Cleaning Products

Consumer Based Cleaning Product Exposure

People using cleaning and disinfection products face higher risks of developing asthma, compared to the overall working population. Individuals whose jobs involve frequent use of these products such as professional cleaners and healthcare workers experience higher levels of exposure, are especially vulnerable. There are nearly 1 million individuals in the U.S. working as maids and housekeeping cleaners (BLS, 2017).

Despite epidemiological evidence of a link between cleaning product use and asthma, that potentially impacts a significant population of workers, data related to these exposures needed to conduct robust exposure assessments are very limited. These exposure assessments are essential to the risk assessment and risk management processes. In the absence of direct measurement data, exposure models are the tools of choice for estimating exposures. The most reliable results are obtained when appropriate models are used and the data needed to define the values of the model inputs are available.

ESSI's Impact:

We conducted an exposure study to support risk assessment of use of an all-purpose cleaner. In this research, we conducted lab-based and field-based experiments to estimate and evaluate an emission rate for a chemical (acetic acid) that was likely to evaporate from a consumer-based cleaning product. The outcome was an emission rate that captures the change with time, as more cleaner is applied to a surface. Field evaluation showed that when the emission rate was used to model exposure to acetic acid, the results were comparable to exposure measurements.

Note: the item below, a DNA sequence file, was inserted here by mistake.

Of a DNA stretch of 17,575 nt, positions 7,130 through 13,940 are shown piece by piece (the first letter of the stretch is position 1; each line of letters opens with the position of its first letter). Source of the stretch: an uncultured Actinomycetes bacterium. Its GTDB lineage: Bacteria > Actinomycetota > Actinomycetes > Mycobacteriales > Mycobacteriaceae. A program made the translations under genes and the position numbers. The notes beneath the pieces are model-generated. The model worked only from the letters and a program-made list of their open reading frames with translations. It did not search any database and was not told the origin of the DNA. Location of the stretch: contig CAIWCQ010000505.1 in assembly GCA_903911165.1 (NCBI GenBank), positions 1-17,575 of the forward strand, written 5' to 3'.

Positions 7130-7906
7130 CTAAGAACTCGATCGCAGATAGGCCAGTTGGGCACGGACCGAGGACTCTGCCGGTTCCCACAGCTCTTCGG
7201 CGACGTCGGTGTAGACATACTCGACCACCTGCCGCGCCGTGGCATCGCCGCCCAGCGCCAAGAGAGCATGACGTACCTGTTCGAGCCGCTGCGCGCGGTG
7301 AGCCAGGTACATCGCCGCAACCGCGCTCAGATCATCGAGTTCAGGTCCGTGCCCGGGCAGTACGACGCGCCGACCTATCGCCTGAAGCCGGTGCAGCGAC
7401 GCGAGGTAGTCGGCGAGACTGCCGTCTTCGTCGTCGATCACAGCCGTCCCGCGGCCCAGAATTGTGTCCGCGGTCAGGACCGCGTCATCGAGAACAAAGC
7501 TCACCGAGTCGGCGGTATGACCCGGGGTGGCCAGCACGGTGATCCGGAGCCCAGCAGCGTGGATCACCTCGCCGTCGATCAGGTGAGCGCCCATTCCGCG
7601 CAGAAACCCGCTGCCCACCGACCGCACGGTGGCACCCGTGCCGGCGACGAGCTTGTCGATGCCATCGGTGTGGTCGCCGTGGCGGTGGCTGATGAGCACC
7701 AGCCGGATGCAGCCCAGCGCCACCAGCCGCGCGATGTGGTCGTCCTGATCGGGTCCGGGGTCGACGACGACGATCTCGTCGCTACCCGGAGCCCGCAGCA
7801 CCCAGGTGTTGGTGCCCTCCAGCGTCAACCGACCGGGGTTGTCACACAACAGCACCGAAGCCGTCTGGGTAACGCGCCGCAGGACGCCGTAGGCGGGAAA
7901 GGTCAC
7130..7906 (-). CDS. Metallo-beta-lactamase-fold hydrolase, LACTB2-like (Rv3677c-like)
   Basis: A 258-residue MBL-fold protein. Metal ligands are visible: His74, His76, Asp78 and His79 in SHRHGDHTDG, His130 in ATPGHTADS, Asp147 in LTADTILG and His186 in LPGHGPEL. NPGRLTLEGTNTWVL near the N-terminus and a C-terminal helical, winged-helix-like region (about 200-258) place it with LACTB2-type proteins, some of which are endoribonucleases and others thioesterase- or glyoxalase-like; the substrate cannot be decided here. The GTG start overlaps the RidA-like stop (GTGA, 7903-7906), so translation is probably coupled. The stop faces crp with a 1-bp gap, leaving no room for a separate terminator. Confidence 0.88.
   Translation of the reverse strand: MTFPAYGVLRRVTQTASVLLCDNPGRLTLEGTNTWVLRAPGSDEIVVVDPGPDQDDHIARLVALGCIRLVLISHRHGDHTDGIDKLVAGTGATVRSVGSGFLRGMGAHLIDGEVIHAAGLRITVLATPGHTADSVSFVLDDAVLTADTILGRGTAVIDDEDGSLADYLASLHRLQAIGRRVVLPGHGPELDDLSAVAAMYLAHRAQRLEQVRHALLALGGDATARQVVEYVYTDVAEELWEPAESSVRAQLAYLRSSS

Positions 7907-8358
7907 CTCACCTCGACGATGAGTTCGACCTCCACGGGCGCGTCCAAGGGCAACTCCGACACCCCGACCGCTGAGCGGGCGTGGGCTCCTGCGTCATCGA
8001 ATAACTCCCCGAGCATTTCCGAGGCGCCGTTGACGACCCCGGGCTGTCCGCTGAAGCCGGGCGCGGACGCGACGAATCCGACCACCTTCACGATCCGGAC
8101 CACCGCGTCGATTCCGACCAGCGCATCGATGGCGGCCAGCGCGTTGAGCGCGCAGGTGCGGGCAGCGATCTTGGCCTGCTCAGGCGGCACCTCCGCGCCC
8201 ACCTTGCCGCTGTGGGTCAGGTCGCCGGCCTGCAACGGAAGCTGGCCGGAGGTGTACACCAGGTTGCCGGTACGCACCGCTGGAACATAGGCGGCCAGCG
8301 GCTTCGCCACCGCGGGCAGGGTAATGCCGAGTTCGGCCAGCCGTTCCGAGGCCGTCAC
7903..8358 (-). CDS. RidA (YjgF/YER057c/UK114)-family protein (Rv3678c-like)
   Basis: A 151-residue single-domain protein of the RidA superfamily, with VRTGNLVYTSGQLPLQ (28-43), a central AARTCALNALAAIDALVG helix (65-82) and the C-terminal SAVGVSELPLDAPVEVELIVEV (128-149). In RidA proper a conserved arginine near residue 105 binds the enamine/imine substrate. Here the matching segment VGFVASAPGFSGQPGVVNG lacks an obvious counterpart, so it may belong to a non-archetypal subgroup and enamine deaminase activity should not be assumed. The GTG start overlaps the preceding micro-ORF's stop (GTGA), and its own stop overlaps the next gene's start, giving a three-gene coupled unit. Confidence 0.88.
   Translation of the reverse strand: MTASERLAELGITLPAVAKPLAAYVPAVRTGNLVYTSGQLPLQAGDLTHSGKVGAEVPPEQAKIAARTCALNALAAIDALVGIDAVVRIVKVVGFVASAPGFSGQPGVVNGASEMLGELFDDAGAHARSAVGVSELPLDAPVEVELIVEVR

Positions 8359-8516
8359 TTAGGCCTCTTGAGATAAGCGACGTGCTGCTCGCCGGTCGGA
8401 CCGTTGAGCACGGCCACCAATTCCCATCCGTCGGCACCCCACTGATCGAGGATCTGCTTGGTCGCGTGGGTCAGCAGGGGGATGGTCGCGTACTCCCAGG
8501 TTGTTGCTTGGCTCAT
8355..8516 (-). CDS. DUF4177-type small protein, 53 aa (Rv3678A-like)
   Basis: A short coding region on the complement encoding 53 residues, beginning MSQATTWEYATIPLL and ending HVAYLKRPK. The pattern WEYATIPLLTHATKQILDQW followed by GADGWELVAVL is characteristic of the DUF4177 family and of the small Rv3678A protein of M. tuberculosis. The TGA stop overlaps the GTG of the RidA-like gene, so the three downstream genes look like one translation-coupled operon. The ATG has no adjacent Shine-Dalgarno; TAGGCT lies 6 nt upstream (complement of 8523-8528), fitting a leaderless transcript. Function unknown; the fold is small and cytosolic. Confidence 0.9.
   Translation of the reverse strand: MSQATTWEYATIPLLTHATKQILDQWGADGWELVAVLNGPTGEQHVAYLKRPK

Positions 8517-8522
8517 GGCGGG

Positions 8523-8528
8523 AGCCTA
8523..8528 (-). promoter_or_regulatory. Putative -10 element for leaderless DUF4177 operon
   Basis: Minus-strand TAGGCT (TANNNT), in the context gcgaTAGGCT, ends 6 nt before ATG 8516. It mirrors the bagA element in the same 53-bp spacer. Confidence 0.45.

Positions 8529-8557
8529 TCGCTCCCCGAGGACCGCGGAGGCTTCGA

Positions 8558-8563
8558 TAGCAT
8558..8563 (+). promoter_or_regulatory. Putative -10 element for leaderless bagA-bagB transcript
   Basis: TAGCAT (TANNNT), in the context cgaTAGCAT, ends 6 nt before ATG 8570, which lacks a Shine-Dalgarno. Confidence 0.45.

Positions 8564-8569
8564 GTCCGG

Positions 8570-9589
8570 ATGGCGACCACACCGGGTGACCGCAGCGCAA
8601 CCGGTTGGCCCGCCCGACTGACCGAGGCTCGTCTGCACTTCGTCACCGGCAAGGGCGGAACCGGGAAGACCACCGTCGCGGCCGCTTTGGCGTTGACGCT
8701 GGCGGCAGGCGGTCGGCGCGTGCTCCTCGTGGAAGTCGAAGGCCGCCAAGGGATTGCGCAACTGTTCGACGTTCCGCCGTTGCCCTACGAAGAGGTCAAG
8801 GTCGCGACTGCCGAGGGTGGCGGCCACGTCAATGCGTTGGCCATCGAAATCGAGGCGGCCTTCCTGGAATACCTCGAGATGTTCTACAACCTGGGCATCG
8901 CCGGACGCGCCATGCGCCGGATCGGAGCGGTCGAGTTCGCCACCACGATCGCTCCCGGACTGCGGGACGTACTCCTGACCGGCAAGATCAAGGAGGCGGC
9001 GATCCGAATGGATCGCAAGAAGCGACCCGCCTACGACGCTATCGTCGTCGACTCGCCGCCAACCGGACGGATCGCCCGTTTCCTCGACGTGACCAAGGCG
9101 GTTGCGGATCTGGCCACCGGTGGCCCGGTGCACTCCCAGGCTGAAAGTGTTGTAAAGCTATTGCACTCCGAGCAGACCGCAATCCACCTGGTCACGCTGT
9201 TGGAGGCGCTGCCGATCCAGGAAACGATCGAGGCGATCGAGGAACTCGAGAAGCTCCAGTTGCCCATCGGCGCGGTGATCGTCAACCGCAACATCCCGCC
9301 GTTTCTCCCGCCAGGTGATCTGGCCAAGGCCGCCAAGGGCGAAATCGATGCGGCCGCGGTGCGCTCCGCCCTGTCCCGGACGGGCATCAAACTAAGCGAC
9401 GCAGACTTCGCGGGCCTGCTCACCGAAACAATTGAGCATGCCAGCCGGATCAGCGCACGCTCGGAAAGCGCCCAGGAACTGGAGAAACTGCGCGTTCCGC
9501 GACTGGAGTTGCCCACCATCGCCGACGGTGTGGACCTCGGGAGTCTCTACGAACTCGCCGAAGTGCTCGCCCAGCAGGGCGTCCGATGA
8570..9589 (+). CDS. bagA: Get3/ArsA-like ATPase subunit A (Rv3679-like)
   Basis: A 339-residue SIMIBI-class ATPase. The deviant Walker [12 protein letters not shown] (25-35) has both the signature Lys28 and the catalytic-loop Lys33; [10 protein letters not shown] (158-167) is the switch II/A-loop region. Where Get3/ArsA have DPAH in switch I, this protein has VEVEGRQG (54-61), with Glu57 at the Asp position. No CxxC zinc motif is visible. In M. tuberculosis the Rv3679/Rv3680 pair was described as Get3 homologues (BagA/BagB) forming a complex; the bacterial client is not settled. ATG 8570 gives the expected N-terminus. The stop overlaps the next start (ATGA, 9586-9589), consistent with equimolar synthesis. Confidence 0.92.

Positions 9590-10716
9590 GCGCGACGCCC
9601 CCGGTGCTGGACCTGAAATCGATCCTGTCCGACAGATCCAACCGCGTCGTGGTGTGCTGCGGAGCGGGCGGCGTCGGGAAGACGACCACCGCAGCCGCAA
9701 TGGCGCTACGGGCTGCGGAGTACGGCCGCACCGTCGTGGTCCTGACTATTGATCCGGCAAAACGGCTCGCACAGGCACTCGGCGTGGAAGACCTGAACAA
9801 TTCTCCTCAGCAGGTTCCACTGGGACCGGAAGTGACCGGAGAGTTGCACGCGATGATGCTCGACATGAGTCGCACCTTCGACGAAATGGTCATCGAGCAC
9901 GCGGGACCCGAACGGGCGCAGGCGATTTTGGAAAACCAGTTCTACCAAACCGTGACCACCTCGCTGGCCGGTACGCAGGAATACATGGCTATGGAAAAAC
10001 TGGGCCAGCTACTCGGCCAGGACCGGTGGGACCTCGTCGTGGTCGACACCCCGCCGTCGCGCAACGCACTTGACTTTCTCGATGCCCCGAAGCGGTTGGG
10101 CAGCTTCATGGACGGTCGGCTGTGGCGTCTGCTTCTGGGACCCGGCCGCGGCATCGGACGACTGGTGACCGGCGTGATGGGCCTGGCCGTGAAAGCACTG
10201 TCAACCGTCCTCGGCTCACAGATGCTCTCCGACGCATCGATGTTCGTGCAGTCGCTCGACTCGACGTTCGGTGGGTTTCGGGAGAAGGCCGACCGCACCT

Student Involvement:

Two masters students gained hands-on lab and field experience through this project and one of the students contributed to a peer-reviewed publication of this work.

Knowledge Transfer:

Arnold, S.F., Kaup, H., Servadio, J., Ramachandran, G. “Estimating the evaporation rate and time-varying generation rate of acetic acid from an All-Purpose Floor Cleaner” Journal of Exposure Science and Environmental Epidemiology (2019) DOI: 10.1038/s41370-019-0142-5


“Estimating the Evaporation Rate and Time-varying Generation Rate of Acetic Acid from an All-Purpose Floor Cleaner” Presented at the Annual Meeting of the Society of Toxicology March 13, 2019, Baltimore, MD